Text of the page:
- The State’s case against Eric Rivera was premised heavily on his videotaped confession.
- In spite of that recorded confession, the jury found him not guilty of the most serious offense, after days of deliberation
Four days into the jury deliberation on the charges against Eric Rivera, it was shaping up to be a greater upset than the Casey Anthony acquittal. Unlike that case, based wholly on circumstantial evidence, the case against Rivera looked like a slam dunk. Just days after NFL and Miami Hurricane star Sean Taylor was killed during a botched robbery, tips led detectives to Rivera and four confederates. Rivera agreed to speak to detectives and, on video, admitted to taking part in the robbery, kicking in Taylor’s door, and firing the fatal shot. Trial watchers expected a very quick finding of guilt, and the extensive deliberations must have had the prosecutors sweating.
But how did a case that appeared so strong end up hanging in the balance for so long? The confession was played for the jury, in spite of defense efforts to exclude it from consideration. The defense team did a masterful job of creating doubt in the face of their own client’s damning statement.
The Defense attacked the case by challenging the validity of the confession, alleging that it had been coerced by law enforcement. Officers testified to the contrary, stating that Rivera chose to speak with them completely voluntarily. But the poor procedures utilized by the cops cast the whole statement in a questionable light and opened a door that the defense was able to exploit. The detectives failed to record all of their communication with the suspect. That allowed the defense to allege wrongdoing prior to the recorded segment. The Defendant testified that detectives suggested his family was at risk to compel him to make the statement, and that they fed him facts they needed him to include. Since not everything was recorded, the State didn’t have concrete evidence to refute it. They only had the testimony of detectives, whose motives were clear and whose overall behavior was probably considered unprofessional, at best, by the jury. Additionally, law enforcement looked bad by not allowing Rivera’s parents to be present (he was a minor at the time), by conducting interviews at an unusual location, and by not following up on some of the information that could have confirmed the statements. The law enforcement shortcomings played right into the defense theory that they were looking to close a high-profile case, and this kid was a convenient patsy for experienced detectives to manipulate into confessing.
The jury did not believe Rivera’s testimony that he had no involvement. They found him guilty of both murder and the burglary, though by finding that he was not in actual possession of the firearm, they essentially discounted some of his statement and did not find him guilty of being the shooter. The state is celebrating that they still scored two convictions to life felonies, and probably won’t address the troubling ramifications of the jury’s finding. Because of the poorly conducted investigation and interrogation by detectives in the case, the jury chose not to accept part of the Defendant’s statement. That means one of two troubling possibilities: 1. That the police actions rendered the Defendant’s confession unbelievable. OR 2. The detectives extracted a false confession to things that the defendant didn’t do.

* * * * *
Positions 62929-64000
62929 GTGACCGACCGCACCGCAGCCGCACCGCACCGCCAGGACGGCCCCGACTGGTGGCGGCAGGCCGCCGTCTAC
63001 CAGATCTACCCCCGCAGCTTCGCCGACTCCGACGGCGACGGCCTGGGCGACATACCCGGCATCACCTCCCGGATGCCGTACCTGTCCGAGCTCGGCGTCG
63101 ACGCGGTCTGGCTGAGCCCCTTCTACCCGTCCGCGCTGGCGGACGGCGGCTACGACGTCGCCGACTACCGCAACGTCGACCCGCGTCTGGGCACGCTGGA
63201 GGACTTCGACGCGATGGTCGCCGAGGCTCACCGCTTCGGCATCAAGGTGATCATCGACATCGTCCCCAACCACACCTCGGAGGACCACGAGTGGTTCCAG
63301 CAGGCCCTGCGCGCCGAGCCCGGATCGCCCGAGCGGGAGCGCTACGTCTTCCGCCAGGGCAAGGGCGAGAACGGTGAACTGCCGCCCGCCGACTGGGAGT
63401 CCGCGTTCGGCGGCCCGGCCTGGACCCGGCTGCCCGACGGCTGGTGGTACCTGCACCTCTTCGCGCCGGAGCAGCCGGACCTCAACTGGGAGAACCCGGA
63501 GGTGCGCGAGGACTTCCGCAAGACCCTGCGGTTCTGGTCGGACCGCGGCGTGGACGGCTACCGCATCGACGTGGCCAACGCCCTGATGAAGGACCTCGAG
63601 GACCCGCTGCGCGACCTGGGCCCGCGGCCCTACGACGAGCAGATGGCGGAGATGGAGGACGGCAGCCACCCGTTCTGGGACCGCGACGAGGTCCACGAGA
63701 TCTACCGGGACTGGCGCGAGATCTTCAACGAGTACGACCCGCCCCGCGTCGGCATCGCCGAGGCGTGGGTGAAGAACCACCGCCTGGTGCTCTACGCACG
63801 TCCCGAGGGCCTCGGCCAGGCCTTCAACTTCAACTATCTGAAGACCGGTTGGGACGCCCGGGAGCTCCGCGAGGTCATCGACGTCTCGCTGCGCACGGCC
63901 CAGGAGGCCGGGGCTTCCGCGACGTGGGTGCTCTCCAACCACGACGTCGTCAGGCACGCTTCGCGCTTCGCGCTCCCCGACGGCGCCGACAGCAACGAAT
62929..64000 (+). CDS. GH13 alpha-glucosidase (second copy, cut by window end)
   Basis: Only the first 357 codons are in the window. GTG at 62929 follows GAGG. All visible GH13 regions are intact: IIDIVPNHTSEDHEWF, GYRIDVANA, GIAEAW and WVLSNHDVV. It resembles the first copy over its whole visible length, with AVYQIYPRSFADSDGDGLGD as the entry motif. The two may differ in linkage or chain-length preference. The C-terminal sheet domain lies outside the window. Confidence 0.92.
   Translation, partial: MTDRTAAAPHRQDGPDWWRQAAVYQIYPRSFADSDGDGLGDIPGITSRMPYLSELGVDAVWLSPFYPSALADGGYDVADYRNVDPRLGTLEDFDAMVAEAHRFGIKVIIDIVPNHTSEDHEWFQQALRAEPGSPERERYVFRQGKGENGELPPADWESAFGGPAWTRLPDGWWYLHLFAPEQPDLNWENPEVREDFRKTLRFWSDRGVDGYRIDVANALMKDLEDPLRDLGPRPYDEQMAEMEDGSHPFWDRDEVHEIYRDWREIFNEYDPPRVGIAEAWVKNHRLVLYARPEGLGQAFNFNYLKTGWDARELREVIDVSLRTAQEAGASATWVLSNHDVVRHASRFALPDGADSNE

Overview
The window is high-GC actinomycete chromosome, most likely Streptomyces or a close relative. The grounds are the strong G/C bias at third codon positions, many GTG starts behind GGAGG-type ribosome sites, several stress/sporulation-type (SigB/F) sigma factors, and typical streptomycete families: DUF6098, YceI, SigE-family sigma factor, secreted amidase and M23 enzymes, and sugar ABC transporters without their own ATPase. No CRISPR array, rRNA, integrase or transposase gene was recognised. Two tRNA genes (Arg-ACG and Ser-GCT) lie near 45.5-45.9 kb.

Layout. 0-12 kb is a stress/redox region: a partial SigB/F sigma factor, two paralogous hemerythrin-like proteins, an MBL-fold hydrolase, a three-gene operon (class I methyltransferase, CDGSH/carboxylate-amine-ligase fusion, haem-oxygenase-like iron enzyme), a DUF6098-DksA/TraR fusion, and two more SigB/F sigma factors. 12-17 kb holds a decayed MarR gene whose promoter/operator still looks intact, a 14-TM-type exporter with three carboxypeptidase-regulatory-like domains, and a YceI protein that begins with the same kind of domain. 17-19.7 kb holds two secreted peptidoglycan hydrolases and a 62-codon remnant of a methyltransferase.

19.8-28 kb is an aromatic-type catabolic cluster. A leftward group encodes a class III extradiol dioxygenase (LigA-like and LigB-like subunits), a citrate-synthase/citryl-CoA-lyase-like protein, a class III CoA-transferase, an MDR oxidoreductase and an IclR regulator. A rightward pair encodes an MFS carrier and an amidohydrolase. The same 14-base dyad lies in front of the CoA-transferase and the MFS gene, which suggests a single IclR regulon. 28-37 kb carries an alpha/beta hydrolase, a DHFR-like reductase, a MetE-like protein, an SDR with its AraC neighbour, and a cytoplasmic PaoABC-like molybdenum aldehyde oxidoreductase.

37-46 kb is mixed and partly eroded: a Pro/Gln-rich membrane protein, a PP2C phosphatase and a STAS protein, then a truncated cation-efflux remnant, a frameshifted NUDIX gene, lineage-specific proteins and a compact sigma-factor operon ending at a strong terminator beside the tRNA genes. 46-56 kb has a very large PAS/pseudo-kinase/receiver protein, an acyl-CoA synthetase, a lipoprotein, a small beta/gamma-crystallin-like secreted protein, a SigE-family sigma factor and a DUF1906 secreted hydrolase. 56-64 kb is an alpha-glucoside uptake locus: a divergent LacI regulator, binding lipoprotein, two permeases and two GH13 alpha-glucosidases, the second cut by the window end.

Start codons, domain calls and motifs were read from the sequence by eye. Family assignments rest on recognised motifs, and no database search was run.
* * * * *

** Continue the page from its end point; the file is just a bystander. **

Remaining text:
Think about that. Clearly the first possibility is more likely. Either way, it’s scary. Prosecutors may have been lucky to get any conviction in light of the trouble the jury had reaching consensus on this case. Eric Rivera had a chance to walk, due directly to poor detective work. The aggressive tactics that sought a confession at the expense of ensuring due process and the Defendant’s rights nearly caused the confession to be fatally flawed. It took masterful work by his defense team, Chris Brown and Janese Caruthers, to create some doubt in the jury’s mind. And without a good cross examination of the Defendant on the stand, Rivera may have completely sold his testimony to the jury.
And here’s another scary thought. Rivera testified that co-defendant Venjah Hunte was the actual shooter. Hunte already got a deal from the state, which presumably included him giving testimony. Apparently, his testimony was unimpressive enough the state declined to call him as a witness in this trial. Rivera has been acquitted of being the shooter, but the man he implicated as the shooter will be a free man in less than 20 years from now.
Rivera has quite a few issues to raise on appeal, and some of the rulings were risky. First and foremost, the judge ruled that the defense expert on coerced confessions was not allowed to testify. The defense will challenge the ruling denying the suppression of the confession, though the appellate courts generally defer to trial courts on such factual determinations. There will likely be several more issues raised. The appeal will follow sentencing which won’t happen until at least December. The Court indicated a desire to sentence before Christmas, but the pre-sentence report won’t be complete until about Dec. 10, so it would not be a surprise for the sentencing to be pushed until January.